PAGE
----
Unfortunately, I am not a good candidate for a full on hysterectomy due to my ostomy, possible adhesions and the complications that could be involved. That type of surgery would only be done on me as a last resort. Fortunately, there was an option to at least investigate my uterine lining and–depending on what was found–try to remove and submucosal fibroids that were most likely causing the bulk of my issues. This procedure, called a hysteroscopic myomectomy, would be a minimally invasive and done under general anesthesia. A camera is inserted through the cervix and any offending fibroids or polyps in the uterine lining are removed. If all went well, I would only have to miss a couple of days of work while healing. I decided to have the procedure done.
Of course I was nervous about some aspects of the surgery. One unlikely but possible complication was perforation of the uterine wall. If that happened and it was bad enough, there was a possibility of needing an emergency hysterectomy through my mid-line incision. I wondered what that would that mean for my ostomy. I have a wonderfully skilled, thorough and caring gynecologist that I definitely wanted to do the procedure. However, he didn’t do these surgeries at the same hospital that my colorectal surgeon works out of. I was told that if something went wrong and I needed an emergency hysterectomy, a general surgeon who was experienced with ostomies would join in the surgery. The thought of putting complete trust in another surgeon to work around my ostomy was difficult. I had to let go of those fears and hope for the best.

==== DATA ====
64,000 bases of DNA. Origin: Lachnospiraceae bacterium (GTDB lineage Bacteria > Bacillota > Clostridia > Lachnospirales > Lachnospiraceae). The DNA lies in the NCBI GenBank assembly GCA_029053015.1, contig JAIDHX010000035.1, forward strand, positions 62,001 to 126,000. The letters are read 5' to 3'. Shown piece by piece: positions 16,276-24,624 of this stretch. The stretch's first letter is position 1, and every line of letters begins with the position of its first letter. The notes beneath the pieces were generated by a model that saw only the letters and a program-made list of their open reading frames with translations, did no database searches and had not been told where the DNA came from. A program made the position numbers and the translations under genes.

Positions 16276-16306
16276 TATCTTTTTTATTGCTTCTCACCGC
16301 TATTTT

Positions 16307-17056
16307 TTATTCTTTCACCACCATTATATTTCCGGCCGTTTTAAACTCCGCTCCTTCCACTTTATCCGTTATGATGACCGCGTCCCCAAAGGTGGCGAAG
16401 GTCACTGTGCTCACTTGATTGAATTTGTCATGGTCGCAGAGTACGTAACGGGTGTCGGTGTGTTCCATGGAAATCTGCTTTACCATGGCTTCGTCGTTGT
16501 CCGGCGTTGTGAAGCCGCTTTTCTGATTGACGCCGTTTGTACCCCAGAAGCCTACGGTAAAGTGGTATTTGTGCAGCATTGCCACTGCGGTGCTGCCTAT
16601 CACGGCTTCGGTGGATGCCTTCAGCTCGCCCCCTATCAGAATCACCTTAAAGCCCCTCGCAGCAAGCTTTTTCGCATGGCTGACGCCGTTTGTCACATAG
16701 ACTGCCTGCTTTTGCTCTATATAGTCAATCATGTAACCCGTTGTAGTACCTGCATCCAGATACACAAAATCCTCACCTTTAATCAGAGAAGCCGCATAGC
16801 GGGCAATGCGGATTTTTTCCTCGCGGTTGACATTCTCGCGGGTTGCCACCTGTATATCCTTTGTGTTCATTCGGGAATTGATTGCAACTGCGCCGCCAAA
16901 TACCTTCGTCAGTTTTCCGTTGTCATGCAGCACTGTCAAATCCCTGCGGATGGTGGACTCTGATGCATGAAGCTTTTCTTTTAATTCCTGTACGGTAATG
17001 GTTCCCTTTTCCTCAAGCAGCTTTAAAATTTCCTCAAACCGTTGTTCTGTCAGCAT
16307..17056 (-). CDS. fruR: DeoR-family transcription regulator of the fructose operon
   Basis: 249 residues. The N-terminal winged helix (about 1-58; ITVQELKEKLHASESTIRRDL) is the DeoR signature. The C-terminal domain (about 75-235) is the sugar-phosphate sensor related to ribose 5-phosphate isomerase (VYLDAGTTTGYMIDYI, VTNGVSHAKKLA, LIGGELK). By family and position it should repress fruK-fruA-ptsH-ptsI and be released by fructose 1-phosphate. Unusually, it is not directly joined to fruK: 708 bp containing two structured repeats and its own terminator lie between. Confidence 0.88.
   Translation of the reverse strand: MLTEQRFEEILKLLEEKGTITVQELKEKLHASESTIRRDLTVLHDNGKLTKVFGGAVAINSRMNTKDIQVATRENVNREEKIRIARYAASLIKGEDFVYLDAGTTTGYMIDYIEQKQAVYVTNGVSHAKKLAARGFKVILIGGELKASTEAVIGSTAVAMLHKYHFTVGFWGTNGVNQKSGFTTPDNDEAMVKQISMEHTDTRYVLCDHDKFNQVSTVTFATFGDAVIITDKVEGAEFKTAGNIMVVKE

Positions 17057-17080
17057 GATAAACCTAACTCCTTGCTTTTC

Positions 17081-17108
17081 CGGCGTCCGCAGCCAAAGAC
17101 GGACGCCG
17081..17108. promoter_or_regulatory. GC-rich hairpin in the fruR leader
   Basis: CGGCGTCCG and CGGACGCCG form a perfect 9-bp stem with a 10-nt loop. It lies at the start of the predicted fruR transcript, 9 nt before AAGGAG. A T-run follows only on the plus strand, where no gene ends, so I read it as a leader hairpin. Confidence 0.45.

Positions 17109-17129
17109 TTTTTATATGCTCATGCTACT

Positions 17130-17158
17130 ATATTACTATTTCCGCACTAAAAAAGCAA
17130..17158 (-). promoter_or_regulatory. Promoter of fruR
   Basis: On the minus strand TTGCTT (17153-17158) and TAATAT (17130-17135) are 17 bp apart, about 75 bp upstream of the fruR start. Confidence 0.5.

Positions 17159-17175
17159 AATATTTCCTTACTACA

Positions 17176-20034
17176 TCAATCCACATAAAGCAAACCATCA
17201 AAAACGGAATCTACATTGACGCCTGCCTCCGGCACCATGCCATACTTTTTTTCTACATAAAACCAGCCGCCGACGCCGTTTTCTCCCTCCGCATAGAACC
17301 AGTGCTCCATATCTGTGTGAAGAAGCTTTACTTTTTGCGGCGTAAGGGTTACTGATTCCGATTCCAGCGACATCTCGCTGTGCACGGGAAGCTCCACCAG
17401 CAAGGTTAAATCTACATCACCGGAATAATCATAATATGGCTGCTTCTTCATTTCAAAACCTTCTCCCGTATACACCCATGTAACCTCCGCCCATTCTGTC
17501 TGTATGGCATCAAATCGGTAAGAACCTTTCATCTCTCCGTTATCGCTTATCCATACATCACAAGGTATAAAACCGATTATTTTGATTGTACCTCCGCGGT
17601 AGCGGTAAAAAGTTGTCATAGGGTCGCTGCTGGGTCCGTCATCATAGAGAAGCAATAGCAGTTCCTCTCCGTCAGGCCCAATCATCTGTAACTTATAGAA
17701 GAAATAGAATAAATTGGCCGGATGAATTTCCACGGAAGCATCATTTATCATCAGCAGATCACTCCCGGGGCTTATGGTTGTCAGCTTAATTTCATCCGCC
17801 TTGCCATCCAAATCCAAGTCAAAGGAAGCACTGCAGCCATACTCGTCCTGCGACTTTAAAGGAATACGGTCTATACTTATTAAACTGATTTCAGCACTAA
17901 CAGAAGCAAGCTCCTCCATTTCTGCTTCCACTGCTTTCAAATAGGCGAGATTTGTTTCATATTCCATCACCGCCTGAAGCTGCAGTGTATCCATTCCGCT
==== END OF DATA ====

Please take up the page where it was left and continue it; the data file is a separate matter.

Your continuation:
In the end, everything went perfectly with the procedure. Two submucosal fibroids were removed and sent to pathology. My doctor is optimistic that this will fix the problems I have been having. There were no issues related to my ostomy either. I emptied my pouch before heading to pre-op. My surgery took a little less than an hour and I spent a couple of hours in post-op recovery. When I woke up my ostomy pouch was still pretty much empty… probably due to the fact that I wasn’t allowed to eat or drink for eight hours beforehand. Though I knew complications were rare, it was such a relief to wake up in post-op and see my belly intact! My surgery was scheduled for a Friday so that I could recover over the weekend, and so far my post-surgical pain hasn’t been too bad. I may even feel up to going to watch my hubby run the Colfax Marathon in Denver tomorrow!
As I was experiencing all that deja vu on the way to the hospital yesterday, I was excited for the pain relief this surgery would hopefully bring, but I was definitely scared too. Just like with my elective ostomy surgery, I wondered am I really in bad enough shape to warrant having this done? With any surgery, even the more minor ones, there is an element of the unknown and also the vulnerability that comes with putting complete trust in a medical team. It can make it hard to take the leap… even when health issues are taking a toll on your quality of life. In this case, I was willing to take a chance to be free from misery. Here’s to hoping the surgery did the trick!